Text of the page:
We use the Paypal Name-Value pair API in the project. First we get the credentials of the event organizer who will be accepting the payments using a call to the get_credentials helper method. It returns the data as the following dictionary:

credentials = {
  'USER': settings['paypal_live_username'],
  'PWD': settings['paypal_live_password'],
  'SIGNATURE': settings['paypal_live_signature'],
  'SERVER': 'https://api-3t.paypal.com/nvp',
  'CHECKOUT_URL': 'https://www.paypal.com/cgi-bin/webscr',
  'EMAIL': '' if not event or not event.paypal_email or event.paypal_email == "" else event.paypal_email
}

Next, we use the credentials to get the approved payment details from paypal using the following code snippet.

@staticmethod
def get_approved_payment_details(order, credentials=None):
   if not credentials:
     credentials = PayPalPaymentsManager.get_credentials(order.event)

   if not credentials:
     raise Exception('PayPal credentials have not been set correctly')

   data = {
            'USER': credentials['USER'],
            'PWD': credentials['PWD'],
            'SIGNATURE': credentials['SIGNATURE'],
            'SUBJECT': credentials['EMAIL'],
            'METHOD': 'GetExpressCheckoutDetails',
            'VERSION': PayPalPaymentsManager.api_version,
            'TOKEN': order.paypal_token
   }

   if current_app.config['TESTING']:
      return data

   response = requests.post(credentials['SERVER'], data=data)
   return json.loads(response.text)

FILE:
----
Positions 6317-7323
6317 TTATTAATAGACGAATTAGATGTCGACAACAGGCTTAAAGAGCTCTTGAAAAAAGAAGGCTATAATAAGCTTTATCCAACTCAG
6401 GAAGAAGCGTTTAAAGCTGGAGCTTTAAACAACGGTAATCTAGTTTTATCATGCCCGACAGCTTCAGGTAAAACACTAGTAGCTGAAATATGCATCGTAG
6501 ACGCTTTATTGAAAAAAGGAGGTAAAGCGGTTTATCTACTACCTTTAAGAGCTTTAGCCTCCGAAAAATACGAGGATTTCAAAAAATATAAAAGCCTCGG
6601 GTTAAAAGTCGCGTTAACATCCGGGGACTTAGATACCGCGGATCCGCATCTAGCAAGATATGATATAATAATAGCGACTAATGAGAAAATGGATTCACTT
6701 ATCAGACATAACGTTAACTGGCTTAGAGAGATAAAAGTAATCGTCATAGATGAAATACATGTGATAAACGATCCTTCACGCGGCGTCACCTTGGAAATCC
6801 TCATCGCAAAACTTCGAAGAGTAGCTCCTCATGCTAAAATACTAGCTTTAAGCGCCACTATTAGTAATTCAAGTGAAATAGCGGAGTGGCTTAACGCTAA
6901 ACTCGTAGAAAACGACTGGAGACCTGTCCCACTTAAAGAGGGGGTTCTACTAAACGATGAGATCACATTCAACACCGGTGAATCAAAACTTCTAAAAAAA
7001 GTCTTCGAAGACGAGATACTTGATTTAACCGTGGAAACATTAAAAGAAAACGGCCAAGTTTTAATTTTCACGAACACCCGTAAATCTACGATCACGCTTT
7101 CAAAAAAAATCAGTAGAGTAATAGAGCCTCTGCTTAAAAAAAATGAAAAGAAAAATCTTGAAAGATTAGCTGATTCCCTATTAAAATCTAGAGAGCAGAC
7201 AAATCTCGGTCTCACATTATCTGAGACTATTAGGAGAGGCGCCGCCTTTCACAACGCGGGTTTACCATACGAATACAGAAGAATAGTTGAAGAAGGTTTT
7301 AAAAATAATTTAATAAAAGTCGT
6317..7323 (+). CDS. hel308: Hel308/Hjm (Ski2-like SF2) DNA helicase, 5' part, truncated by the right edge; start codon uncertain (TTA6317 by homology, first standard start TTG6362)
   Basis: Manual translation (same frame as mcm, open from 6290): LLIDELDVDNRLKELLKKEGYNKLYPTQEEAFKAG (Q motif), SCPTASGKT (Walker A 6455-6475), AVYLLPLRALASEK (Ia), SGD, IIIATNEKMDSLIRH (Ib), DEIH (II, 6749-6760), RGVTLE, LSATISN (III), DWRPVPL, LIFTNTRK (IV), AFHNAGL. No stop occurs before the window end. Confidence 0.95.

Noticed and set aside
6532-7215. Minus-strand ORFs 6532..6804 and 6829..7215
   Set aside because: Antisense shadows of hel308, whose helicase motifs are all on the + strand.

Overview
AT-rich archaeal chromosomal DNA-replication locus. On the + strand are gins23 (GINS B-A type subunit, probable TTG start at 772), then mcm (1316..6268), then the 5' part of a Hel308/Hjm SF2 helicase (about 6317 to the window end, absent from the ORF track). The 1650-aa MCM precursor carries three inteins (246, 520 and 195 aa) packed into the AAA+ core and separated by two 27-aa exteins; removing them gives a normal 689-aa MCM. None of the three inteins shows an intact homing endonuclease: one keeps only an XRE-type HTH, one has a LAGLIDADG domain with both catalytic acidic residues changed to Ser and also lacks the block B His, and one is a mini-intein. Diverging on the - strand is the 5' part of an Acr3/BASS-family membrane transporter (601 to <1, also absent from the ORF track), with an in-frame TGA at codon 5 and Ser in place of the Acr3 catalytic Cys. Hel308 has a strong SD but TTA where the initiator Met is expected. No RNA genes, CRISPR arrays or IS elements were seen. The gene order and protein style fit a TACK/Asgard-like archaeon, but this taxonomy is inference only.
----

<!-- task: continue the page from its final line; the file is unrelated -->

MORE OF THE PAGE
Capturing the payments

After successfully fetching the payment details, the final step is to capture the payment. We set the amount to be charged to the amount of the order and the payer_id to be the payer id received from step 2. Then we simply make a POST request to the Paypal nvp server and capture the payments. The below method is responsible for executing this task:

@staticmethod
def capture_payment(order, payer_id, currency=None, credentials=None):
  if not credentials:
    credentials = PayPalPaymentsManager.get_credentials(order.event)

  if not credentials:
    raise Exception('PayPal credentials have not be set correctly')

  if not currency:
    currency = order.event.payment_currency

  if not currency or currency == "":
    currency = "USD"

   data = {
            'USER': credentials['USER'],
            'PWD': credentials['PWD'],
            'SIGNATURE': credentials['SIGNATURE'],
            'SUBJECT': credentials['EMAIL'],
            'METHOD': 'DoExpressCheckoutPayment',
            'VERSION': PayPalPaymentsManager.api_version,
            'TOKEN': order.paypal_token,
            'PAYERID': payer_id,
            'PAYMENTREQUEST_0_PAYMENTACTION': 'SALE',
            'PAYMENTREQUEST_0_AMT': order.amount,
            'PAYMENTREQUEST_0_CURRENCYCODE': currency,
   }

   response = requests.post(credentials['SERVER'], data=data)
   return json.loads(response.text)

References

Charges Layer in Open Event Server

The Open Event Server enables organizers to manage events from concerts to conferences and meetups. It offers features for events with several tracks and venues. This blog post explains how the charge layer has been implemented in the Open Event Server in order to charge the user for tickets of an event.

Schema

We currently support payments via Stripe and Paypal. As a result the schema for Charges layer consists of fields for providing the token for stripe or paypal. It also contains a read only id field.

class ChargeSchema(Schema):
    """
    ChargeSchema
    """

    class Meta:
        """
        Meta class for ChargeSchema
        """
        type_ = 'charge'
        inflect = dasherize
        self_view = 'v1.charge_list'
        self_view_kwargs = {'id': '<id>'}

    id = fields.Str(dump_only=True)
    stripe = fields.Str(allow_none=True)
    paypal = fields.Str(allow_none=True)

Resource

The ChargeList resource only supports POST requests since there is no need for other type of requests. We simply declare the schema, supported methods and the data layer. We also check for required permissions by declaring the decorators.

class ChargeList(ResourceList):
    """
    ChargeList ResourceList for ChargesLayer class